MANAGING SOCIAL MEDIA

In New York and New Jersey, most employees are employees “at will”. As an employee at will, employment may be terminated by either party, at any time and for any reason or no reason at all. One of the greatest challenges facing employers today is the establishment of policy regulating employee use of social media. Employers have a legitimate interest in monitoring employee communications, including e-mail and internet use. Employees who spend significant time on the internet can be less productive and place the employer’s computer system at risk for hacking and viruses.  Employers are challenged with balancing their legitimate interest in employee computer communications with their employees’ right to freedom of speech as well as employee morale. It is important for employers to review their employee handbook to make sure it contains a policy addressing social media.

A social media policy should:

  • Explicitly prohibit inappropriate postings, including discriminatory remarks, threatening statements or unlawful comments or postings.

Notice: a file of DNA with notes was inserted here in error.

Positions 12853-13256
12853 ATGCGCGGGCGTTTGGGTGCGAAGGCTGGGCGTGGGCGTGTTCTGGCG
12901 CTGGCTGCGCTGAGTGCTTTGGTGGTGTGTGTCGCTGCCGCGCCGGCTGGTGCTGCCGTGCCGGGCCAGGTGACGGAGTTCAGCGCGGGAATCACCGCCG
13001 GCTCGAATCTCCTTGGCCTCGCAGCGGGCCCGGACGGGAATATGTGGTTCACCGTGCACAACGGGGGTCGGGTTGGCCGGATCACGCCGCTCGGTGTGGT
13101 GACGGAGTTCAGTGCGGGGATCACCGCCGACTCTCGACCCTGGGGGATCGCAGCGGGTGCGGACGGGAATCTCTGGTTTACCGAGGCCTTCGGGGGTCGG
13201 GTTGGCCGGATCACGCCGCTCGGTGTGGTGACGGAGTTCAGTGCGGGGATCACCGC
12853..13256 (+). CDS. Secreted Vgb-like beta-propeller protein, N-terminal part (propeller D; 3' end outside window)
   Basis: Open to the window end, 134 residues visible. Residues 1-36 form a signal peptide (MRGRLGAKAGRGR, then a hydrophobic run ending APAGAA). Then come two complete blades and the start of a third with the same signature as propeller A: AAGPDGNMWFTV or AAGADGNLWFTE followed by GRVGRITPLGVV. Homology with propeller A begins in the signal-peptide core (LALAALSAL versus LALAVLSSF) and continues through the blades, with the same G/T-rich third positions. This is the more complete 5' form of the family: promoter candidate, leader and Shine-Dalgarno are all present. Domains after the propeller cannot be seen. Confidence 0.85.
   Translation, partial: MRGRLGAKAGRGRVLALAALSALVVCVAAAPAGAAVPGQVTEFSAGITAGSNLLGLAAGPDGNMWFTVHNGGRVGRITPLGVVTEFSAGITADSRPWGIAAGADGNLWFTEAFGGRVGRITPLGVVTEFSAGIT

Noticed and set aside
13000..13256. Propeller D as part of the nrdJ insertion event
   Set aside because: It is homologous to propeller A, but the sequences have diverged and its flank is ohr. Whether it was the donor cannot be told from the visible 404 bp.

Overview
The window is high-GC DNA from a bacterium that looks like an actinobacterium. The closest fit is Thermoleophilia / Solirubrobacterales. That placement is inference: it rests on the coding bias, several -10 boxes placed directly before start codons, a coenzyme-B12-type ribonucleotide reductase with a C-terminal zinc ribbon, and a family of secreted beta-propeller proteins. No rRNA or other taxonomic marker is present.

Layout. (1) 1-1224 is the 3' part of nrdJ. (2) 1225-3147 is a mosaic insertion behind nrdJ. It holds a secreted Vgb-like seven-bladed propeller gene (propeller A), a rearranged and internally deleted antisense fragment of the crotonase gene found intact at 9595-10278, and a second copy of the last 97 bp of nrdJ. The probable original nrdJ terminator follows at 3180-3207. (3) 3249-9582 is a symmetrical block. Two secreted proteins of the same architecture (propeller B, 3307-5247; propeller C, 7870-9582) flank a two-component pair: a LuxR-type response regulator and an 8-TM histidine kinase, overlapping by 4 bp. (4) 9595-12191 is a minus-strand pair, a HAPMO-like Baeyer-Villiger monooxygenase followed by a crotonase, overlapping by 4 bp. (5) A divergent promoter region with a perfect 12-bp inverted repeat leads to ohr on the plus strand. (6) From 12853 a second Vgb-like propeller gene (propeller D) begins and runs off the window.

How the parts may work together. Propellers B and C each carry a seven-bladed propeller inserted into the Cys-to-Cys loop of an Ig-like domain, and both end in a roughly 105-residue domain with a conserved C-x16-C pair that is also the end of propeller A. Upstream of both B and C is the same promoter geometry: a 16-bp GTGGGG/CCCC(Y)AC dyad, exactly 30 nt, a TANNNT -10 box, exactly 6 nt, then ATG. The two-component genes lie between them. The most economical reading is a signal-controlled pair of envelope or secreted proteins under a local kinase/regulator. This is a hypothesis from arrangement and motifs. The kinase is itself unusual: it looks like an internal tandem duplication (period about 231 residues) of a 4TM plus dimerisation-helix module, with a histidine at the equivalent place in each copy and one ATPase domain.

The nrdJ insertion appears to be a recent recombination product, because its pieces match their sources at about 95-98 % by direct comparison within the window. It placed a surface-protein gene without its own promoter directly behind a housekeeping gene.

• Prohibit the posting of complaints about work related issues or criticism of the employer or fellow employees.
  • Maintain the confidentiality of employer trade secrets and other confidential information regarding the company.
  • Prohibit the use of employer e-mail addresses to register on social media utilized for personal use. Employees have no privacy interest in using work e-mails.
  • Include a disclaimer that the opinions expressed by the employee are their own and do not reflect the views of the employer.

Employees who actively use social media to express themselves must be careful, even when they are not using an employer’s computer or posting during work hours. Employees who post confidential client-specific information or information that creates a material conflict of interest regarding the employer’s proprietary or business interest may still face termination, especially when their employment is “at will”. Indeed, even prospective employees who actively use social media could face scrutiny and possible challenges from prospective employers examining the employee’s social media.

To learn more about the use of social media in the employment context, feel free to contact me at cheyer@scuramealey.com or call me at (973) 696-8391, ext. 222.